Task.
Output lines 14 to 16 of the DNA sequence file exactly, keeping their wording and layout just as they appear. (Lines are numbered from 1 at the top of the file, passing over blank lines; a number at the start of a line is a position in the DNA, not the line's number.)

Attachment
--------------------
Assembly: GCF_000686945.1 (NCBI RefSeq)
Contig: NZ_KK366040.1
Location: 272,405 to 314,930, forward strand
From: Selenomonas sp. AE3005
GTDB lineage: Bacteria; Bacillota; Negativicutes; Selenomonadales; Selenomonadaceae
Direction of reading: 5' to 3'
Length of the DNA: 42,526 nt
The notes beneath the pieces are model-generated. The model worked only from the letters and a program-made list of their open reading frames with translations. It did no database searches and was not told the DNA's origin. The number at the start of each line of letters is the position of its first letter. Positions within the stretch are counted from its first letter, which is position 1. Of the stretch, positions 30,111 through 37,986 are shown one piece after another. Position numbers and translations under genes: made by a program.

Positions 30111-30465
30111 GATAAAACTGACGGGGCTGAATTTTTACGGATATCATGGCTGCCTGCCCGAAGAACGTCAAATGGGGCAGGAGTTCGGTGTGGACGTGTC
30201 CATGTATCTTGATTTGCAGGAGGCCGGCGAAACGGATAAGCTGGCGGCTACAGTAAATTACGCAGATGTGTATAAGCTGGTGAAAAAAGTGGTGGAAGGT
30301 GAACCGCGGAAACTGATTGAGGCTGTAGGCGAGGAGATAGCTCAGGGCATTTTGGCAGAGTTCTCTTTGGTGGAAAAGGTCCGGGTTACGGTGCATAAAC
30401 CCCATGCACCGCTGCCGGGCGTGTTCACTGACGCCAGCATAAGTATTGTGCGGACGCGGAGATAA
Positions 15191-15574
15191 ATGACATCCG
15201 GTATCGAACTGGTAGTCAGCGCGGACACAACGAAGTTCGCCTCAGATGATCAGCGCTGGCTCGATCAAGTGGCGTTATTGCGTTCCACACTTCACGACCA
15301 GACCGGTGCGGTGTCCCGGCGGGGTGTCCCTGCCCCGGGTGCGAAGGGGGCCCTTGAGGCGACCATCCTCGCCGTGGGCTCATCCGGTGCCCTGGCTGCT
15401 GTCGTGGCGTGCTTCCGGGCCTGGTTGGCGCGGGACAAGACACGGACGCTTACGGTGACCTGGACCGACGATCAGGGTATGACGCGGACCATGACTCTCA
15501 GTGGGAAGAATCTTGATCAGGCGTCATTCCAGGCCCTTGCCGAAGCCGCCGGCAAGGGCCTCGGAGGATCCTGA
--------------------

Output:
Positions 15191-15574
15191 ATGACATCCG
15201 GTATCGAACTGGTAGTCAGCGCGGACACAACGAAGTTCGCCTCAGATGATCAGCGCTGGCTCGATCAAGTGGCGTTATTGCGTTCCACACTTCACGACCA